Benjamin Hottel headshot
Benjamin Hottel, PhD, BCE, PCQI

Bed bugs are some of the most invasive and resilient pests that can cause massive issues in senior living communities. Keeping bed bug outbreaks contained and prevented as much as possible is paramount to the safety and comfort of your community.

Although bed bugs are not known to carry diseases, their bites are extremely uncomfortable and even can become infected if scratched and not treated properly. Because they only feed on blood, bed bugs are attracted to any place where they can find a meal quickly and easily. Senior living communities experience a high concentration of individuals living in relatively small communities; therefore, one bed bug problem can spread to a much larger one quickly. A proactive approach to bed bug prevention is key to keeping your staff members, residents and their visitors safe.

Signs you have a bed bug problem

Bed bugs usually are found close to where people spend much of their time, and since bed bugs have flattened bodies, they like to get into small cracks and crevices near where people sleep. Mattresses, box springs, headboards, footboards, bed frames and other furniture that is within 5 to 8 feet of the bed are all favorites of those stealthy pests.

Bed bugs are typically 3/16 to 1/4 inch long, red to dark brown in color and mostly nocturnal insects that come out of hiding to take blood meals from humans. Although bed bugs are visible to the naked eye, they are excellent at hiding. If you notice any of the following signs, you may have a bed bug issue in your community:

  • Small, live bugs located on furniture
  • Clusters of dark brown or black spots of dried excrement on infested surfaces
  • Subtle, sweet and musty odor

Female bed bugs can deposit one to five eggs a day and may lay 200 to 500 eggs in their lifetime. They also can survive for several months while waiting for their next blood meal. Noticing the signs of bed bugs early and quickly taking action to help prevent them is key to containing the problem.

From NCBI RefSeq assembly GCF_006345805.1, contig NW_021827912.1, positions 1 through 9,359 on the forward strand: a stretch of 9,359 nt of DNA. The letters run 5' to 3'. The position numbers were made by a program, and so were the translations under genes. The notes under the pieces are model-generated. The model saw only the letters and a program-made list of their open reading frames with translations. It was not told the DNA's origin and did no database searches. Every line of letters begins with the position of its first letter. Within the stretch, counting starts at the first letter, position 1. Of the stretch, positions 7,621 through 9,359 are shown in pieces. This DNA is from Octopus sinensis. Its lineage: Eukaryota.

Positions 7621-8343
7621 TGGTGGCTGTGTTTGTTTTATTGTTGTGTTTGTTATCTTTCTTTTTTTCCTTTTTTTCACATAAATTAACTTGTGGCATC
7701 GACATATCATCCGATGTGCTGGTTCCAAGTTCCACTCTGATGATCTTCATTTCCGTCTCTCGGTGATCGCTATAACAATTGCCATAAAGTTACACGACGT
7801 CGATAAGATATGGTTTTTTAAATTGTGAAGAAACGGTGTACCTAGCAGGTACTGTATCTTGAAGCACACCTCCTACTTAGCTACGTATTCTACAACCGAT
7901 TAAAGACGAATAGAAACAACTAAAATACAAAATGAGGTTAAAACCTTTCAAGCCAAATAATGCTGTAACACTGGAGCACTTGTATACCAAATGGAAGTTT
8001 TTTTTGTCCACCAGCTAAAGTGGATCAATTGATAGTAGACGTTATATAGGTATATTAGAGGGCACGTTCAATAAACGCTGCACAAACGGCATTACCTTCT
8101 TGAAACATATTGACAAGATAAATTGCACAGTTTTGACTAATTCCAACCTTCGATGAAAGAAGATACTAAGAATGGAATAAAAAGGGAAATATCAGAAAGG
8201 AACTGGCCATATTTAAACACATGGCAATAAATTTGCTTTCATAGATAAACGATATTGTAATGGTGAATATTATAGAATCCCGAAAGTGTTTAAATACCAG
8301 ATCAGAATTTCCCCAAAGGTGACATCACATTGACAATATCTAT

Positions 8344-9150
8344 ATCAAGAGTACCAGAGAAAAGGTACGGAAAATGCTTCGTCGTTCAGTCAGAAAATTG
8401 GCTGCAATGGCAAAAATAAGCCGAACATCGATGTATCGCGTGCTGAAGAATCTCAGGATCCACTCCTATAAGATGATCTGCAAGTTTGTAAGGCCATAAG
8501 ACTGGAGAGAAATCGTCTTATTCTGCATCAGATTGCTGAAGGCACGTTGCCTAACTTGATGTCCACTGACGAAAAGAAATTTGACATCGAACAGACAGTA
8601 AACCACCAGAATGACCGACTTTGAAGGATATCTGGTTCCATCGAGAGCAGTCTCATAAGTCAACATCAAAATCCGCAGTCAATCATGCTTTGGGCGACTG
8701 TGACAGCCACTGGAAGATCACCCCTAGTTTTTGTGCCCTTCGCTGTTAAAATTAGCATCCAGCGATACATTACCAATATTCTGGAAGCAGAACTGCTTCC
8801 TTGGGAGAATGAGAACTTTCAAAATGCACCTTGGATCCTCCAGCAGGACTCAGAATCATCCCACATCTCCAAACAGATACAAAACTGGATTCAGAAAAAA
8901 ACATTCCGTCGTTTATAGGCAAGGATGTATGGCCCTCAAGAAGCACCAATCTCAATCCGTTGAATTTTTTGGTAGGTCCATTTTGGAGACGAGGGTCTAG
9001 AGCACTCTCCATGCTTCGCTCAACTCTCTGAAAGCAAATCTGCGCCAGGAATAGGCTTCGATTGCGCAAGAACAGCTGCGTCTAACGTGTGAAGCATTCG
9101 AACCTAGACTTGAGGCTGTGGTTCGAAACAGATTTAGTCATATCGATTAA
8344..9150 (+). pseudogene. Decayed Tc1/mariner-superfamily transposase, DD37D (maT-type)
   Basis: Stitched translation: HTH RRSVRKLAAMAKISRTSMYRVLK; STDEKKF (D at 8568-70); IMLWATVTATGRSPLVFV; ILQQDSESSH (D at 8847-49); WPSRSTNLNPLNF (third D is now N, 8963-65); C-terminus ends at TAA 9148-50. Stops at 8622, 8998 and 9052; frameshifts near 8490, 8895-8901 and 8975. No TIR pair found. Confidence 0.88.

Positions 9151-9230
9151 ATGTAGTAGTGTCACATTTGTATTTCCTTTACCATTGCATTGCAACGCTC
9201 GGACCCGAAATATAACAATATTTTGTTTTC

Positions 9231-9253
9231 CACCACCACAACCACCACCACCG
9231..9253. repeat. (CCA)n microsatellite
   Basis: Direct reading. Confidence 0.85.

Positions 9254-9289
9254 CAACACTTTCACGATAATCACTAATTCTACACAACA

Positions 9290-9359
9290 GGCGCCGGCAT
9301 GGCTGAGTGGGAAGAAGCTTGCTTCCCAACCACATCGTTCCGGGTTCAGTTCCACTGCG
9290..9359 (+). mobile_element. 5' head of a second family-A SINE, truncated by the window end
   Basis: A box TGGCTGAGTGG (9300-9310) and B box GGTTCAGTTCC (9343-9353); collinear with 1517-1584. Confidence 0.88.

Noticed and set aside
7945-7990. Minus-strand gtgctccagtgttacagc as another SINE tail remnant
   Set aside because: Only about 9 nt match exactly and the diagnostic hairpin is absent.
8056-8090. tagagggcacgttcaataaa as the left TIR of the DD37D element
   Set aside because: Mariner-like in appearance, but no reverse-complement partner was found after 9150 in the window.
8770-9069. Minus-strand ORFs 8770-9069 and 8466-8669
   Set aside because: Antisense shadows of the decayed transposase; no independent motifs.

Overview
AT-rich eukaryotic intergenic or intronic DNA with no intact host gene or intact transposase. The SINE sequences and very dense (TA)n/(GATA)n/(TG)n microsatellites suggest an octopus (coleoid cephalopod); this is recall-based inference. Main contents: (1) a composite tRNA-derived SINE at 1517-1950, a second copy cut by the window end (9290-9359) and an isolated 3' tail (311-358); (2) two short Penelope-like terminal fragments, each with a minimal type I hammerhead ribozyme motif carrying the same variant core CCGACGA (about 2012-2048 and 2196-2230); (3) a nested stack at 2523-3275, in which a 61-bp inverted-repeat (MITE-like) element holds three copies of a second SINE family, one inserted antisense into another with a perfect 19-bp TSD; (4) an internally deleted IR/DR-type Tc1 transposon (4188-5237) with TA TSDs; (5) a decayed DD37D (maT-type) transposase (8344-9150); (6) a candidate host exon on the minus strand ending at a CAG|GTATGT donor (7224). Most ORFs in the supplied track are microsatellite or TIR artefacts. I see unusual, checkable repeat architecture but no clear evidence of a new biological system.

Proactive measures to help prevent bed bugs

Bed bugs primarily are transported by people. Between frequent visitors and high numbers of residents, bed bugs can enter your community through a variety of ways, commonly hitching rides on clothes and personal belongings. Although those pests are highly stealthy, you can take certain measures within your community to help reduce the risk of an infestation:

  • Inspect your community for signs of bed bugs regularly. Check the places where bed bugs hide during the day, including mattress tags and seams, and behind baseboards, headboards, wall art or mirrors, curtains, closets and electrical outlets. 
  • Decrease clutter to make it easier to spot bed bugs on your own or during professional inspections.
  • Wash and dry bed linens often using the hottest temperature allowed for the fabric to kill any lingering bugs that may be on those items.

Integrated pest management and senior living communities

Implementing an integrated pest management program in a senior living community is a crucial step in preventing bed bugs. The IPM approach focuses on a combination of preventive measures to help manage pest populations thorough inspections, customized treatment plans for your community and ongoing monitoring of your program’s effectiveness. By partnering with your pest control provider to develop an IPM program, you can identify pest pressures unique to your community, maintain open lines of communication around pest pressures with your staff members and establish a documentation process to help mitigate pest sightings and monitor trends.

Bed bug control services help reduce bed bug populations, making your community safer and more comfortable for your residents. By implementing preventive bed bug control measures, senior living communities can demonstrate their commitment to providing a healthy environment for their residents, staff members and visitors, promoting confidence in their long-term care services.

Benjamin Hottel, PhD, BCE, PCQI, is a technical services manager for Rollins LLC. He provides technical support and guidance across all Rollins brands in the areas of training and education, operations and marketing. For more information, email [email protected] or visit

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The opinions expressed in each McKnight’s Senior Living marketplace column are those of the author and are not necessarily those of McKnight’s Senior Living.